I remember now. It wasn’t only Estelle’s constant worrying that was so difficult, but also her need to make everything about herself. Everyone’s pain becomes her pain. She sees herself as being constantly worried about others, but really she’s concerned about dealing with her own anxiety and discomfort.
“So how can we help you to survive the next six months?”
“No, you have to help me convince Diana. Tell me what I can say to her to make her leave?”
“Even if I could do that, which I can’t, it seems to me we both need to respect your daughter as an adult, to respect her decisions and to try to be as supportive of her as you can.”
“How can I respect her decision when it’s endangering her child, when it will leave me, her mother, a nervous wreck until the baby is born?”
“Do you generally respect your daughter’s decisions? Did you respect her decision to marry her husband, to become a teacher, to move to Florida?”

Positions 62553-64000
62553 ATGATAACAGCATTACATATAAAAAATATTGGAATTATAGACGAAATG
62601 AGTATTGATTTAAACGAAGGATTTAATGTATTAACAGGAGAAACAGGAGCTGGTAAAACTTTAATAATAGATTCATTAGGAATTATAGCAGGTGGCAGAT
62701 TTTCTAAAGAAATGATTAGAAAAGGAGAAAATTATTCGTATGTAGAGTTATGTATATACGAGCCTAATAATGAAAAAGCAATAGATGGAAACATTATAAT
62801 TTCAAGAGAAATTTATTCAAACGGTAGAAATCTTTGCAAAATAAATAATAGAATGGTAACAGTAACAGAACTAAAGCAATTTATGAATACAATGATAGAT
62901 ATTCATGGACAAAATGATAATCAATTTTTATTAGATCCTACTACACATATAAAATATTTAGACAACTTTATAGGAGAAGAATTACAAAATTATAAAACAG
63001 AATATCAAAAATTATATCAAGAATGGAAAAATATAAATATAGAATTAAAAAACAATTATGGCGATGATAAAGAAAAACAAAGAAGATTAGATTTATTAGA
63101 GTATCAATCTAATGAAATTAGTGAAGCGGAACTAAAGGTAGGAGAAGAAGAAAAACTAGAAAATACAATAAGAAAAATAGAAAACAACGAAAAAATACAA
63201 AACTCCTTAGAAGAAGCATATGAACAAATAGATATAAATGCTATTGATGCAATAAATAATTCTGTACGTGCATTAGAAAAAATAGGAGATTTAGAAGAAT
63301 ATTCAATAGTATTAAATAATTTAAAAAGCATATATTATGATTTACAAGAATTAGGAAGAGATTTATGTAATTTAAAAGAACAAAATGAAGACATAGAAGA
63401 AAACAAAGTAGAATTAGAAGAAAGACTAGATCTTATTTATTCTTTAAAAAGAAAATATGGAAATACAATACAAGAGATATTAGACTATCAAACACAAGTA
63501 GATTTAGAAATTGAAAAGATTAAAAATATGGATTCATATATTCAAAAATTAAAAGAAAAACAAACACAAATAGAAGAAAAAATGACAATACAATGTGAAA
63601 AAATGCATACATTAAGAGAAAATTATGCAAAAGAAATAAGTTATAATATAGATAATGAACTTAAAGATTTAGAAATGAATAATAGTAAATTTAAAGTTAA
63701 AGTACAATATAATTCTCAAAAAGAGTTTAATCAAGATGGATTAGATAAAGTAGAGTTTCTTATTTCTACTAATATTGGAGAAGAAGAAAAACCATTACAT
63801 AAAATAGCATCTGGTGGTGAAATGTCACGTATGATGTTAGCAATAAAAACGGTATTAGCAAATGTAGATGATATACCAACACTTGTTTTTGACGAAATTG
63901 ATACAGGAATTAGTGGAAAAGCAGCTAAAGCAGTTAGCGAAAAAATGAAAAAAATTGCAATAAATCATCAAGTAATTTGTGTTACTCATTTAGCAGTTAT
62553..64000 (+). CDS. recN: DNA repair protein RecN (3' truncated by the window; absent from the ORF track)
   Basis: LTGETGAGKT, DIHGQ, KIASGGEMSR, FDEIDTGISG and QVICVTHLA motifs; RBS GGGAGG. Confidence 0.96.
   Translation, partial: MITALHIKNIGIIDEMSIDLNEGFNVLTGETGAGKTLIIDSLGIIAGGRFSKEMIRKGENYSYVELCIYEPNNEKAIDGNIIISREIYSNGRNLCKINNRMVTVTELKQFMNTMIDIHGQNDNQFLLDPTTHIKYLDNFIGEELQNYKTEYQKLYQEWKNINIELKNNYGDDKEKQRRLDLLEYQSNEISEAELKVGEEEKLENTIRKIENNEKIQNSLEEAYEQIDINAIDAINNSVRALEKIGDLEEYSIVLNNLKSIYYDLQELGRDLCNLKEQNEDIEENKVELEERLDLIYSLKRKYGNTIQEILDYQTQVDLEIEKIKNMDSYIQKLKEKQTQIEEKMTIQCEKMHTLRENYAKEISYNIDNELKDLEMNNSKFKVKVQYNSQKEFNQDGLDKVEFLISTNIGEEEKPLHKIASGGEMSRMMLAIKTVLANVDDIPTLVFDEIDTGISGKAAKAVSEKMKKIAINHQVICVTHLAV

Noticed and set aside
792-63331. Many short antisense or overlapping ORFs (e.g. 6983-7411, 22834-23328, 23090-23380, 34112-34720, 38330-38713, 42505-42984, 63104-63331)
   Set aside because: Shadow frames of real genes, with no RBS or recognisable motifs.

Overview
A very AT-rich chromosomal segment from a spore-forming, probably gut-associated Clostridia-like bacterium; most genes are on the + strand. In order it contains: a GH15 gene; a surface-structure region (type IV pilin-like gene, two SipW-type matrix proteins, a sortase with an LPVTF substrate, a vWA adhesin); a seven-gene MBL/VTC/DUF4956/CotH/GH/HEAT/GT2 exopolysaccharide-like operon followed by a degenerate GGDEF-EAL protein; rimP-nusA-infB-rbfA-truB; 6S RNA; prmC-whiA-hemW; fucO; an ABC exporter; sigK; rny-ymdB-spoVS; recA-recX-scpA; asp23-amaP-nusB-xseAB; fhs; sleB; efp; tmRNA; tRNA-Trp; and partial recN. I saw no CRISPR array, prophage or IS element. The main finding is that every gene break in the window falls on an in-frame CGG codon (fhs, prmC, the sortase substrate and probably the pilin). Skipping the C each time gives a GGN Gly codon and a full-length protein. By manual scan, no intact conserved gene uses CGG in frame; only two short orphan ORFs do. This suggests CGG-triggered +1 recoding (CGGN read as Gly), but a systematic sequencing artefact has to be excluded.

“I definitely wanted her to move to Florida. I wanted to keep an eye on her. Becoming a teacher was okay, although I wondered if she couldn’t do better. I guess that was true of Jonathon too, but he worked out pretty good.”
Knowing that I am most likely talking to myself, I continue on, “Mrs. Peterson, respecting your daughter’s decisions means recognizing that she’s an adult apart from you who has a right to make a decision even if it is different from the one you’d make.”
“Even if it endangers her child? No, I can’t respect her decision.”
And I don’t respect Mrs. Peterson’s way of being in the world, making it difficult for me to espouse respect when I don’t feel it myself. Perhaps I can try to accept Mrs. Peterson for who she is, and thereby move us both towards a more tolerant view of others.
“Mrs. Peterson. I suspect that you’re not going to change your daughter’s mind about not leaving Florida. Perhaps I can help you to accept that fact and perhaps we can work on managing your anxiety.”
“You’re not being helpful.”
“Sorry. I can only do what I can do.”